there is no one-off adjustment to the stock of net debt, but rather the path is adjusted to reflect any changes in that year’s expected financing requirement.

At the end of the financial year, the AOFM is in a position to determine the actual trend level of net debt through the course of that year. By determining the average daily balance of the Cash Management Portfolio throughout the year, a one-off adjustment is made to reduce this balance to zero, effective 1 July.

  • For example, in the event that the Cash Management Portfolio had an average asset balance of $1 billion throughout the course of the year, a one-off transfer of $1 billion worth of short-term assets would be made from the Cash Management Portfolio to the Long Term Debt Portfolio, effective 1 July.

This revision process ensures that the Long-Term Debt Portfolio converges upon the trend level of net debt. It is important to note that the path-estimation process is rule-based and therefore not subject to any discretion on
the part of the AOFM.

Information Principles

It is important that the AOFM provide confidence that the Long Term Debt Portfolio truly reflects the best estimate of the trend level of net CGS debt. If it were not to do so, it is likely that the Portfolio Framework would be criticised as a vehicle through which the AOFM could artificially achieve compliance with its benchmark risk limits.

For this reason, estimates of the path of net CGS debt are based upon information contained within Budget and MYEFO projections of annual financing requirements. The one-off adjustment to the stock of net debt within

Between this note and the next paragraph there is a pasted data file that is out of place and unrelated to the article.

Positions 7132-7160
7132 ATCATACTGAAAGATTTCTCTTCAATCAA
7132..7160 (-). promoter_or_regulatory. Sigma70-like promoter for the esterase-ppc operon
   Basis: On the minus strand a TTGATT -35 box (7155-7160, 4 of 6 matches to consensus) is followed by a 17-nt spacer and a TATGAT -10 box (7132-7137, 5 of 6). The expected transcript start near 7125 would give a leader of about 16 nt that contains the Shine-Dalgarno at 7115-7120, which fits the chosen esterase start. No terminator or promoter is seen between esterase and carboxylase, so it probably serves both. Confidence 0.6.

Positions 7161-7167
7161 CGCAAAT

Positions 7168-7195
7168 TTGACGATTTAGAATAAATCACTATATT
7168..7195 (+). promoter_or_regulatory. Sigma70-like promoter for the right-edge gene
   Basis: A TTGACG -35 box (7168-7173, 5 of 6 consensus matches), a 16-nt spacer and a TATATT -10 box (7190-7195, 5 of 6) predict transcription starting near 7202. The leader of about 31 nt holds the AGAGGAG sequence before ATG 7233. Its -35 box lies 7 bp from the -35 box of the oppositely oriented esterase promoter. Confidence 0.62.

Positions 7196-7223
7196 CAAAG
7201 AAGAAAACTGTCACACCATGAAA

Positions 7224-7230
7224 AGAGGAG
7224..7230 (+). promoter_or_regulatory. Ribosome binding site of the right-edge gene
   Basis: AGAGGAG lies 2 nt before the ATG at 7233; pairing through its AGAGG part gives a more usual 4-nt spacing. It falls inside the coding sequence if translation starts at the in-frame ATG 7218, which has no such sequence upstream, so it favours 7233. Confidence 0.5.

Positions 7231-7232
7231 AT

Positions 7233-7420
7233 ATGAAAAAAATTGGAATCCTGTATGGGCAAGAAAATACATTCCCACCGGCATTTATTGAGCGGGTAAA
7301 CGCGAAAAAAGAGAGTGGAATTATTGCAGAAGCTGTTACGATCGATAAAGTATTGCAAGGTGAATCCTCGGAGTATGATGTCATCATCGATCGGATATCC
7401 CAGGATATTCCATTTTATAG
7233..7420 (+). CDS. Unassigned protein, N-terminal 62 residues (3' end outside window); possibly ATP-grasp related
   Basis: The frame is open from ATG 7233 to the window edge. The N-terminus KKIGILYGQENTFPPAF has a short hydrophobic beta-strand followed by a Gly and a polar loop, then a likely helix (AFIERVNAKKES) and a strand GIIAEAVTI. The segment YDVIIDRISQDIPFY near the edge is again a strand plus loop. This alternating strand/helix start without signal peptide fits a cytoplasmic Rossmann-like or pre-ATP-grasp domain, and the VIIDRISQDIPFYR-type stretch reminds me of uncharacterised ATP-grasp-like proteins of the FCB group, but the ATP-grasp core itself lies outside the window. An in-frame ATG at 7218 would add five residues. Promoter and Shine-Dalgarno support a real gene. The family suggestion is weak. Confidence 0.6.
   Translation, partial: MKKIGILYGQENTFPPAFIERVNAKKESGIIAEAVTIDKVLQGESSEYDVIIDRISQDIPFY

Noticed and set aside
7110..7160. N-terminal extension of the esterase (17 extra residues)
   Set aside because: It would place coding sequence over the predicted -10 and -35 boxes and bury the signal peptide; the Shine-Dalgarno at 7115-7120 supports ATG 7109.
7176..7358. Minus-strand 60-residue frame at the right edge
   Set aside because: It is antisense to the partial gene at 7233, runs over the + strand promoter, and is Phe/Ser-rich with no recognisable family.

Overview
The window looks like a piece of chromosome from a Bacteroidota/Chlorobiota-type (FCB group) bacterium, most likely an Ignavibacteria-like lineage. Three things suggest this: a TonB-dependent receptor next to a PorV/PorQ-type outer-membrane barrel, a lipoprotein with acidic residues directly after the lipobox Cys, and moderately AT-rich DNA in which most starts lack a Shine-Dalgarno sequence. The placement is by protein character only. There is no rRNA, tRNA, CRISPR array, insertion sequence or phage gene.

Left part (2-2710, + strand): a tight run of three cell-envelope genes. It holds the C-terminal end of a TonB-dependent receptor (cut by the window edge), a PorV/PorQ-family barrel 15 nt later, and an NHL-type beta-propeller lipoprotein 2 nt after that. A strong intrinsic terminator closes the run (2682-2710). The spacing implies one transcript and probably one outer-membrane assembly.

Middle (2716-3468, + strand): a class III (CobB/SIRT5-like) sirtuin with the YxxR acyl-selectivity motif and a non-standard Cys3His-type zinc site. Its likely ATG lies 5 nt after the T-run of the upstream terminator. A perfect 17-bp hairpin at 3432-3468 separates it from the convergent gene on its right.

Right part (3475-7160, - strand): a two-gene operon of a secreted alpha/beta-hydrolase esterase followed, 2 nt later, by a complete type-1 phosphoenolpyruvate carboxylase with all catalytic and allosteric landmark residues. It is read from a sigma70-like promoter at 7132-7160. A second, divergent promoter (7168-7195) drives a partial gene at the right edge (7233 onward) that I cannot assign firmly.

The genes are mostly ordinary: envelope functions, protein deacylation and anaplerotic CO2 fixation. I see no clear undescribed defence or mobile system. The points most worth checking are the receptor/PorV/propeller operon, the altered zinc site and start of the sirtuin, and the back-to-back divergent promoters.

the Long Term Debt Portfolio made on 1 July is based upon information that, while not publicly available at that time, will subsequently be made available at the time that the AOFM Annual Report is released. Therefore, the net debt adjustment path and one-off adjustments can be independently verified.

The table on the following page summarises the various triggers that can give rise to a transfer of assets between the Long Term Debt Portfolio and the Cash Management Portfolio.

Transfer trigger-event Why a transfer is required How will the transfer be achieved? What are the consequences of not doing the
transfer?
Level of Long Term Debt Portfolio (LTDP) changes each day under target LTDP Path to reflect estimated path of net CGS debt. To ensure volume of debt in LTDP moves in line with  estimated trend for net CGS debt. (Note the trend is revised on 1 July and 1 January). Internal transfer of cash-like assets between Cash  Management Portfolio (CMP) and LTDP. Volume of net debt within LTDP will differ from trend
level of net CGS debt.
Revision to LTDP Path On 1st July the previous year’s actual level of net debt is known. (Conversely, any persistent asset/liability balance within CMP can be quantified.) A one-off internal transfer of cash-like assets between  CMP and LTDP is required to unwind the persistent asset/liability balance within the CMP and to get the LTDP back to a level consistent with net CGS debt. LTDP will not be representing the current forecast of trend path for net CGS debt portfolio. A persistent net asset/liability balance will be residing in the CMP.
Bond maturity / repurchase This event causes LTDP to fall below the target path.
An internal transfer is required to offset the effect.
Internal transfer of cash-like assets from LTDP to
CMP.
LTDP will fall despite no corresponding change in
the level of net CGS debt.
Bond issuance This event causes LTDP to rise above the target path.
An internal transfer is required to offset the effect.
Internal transfer of cash-like assets from CMP to LTDP. LTDP will rise despite no corresponding change in the level of net CGS debt.

 

Contact:

Blair Comley +61 2 6263 1100

 

Last updated: 5 March 2014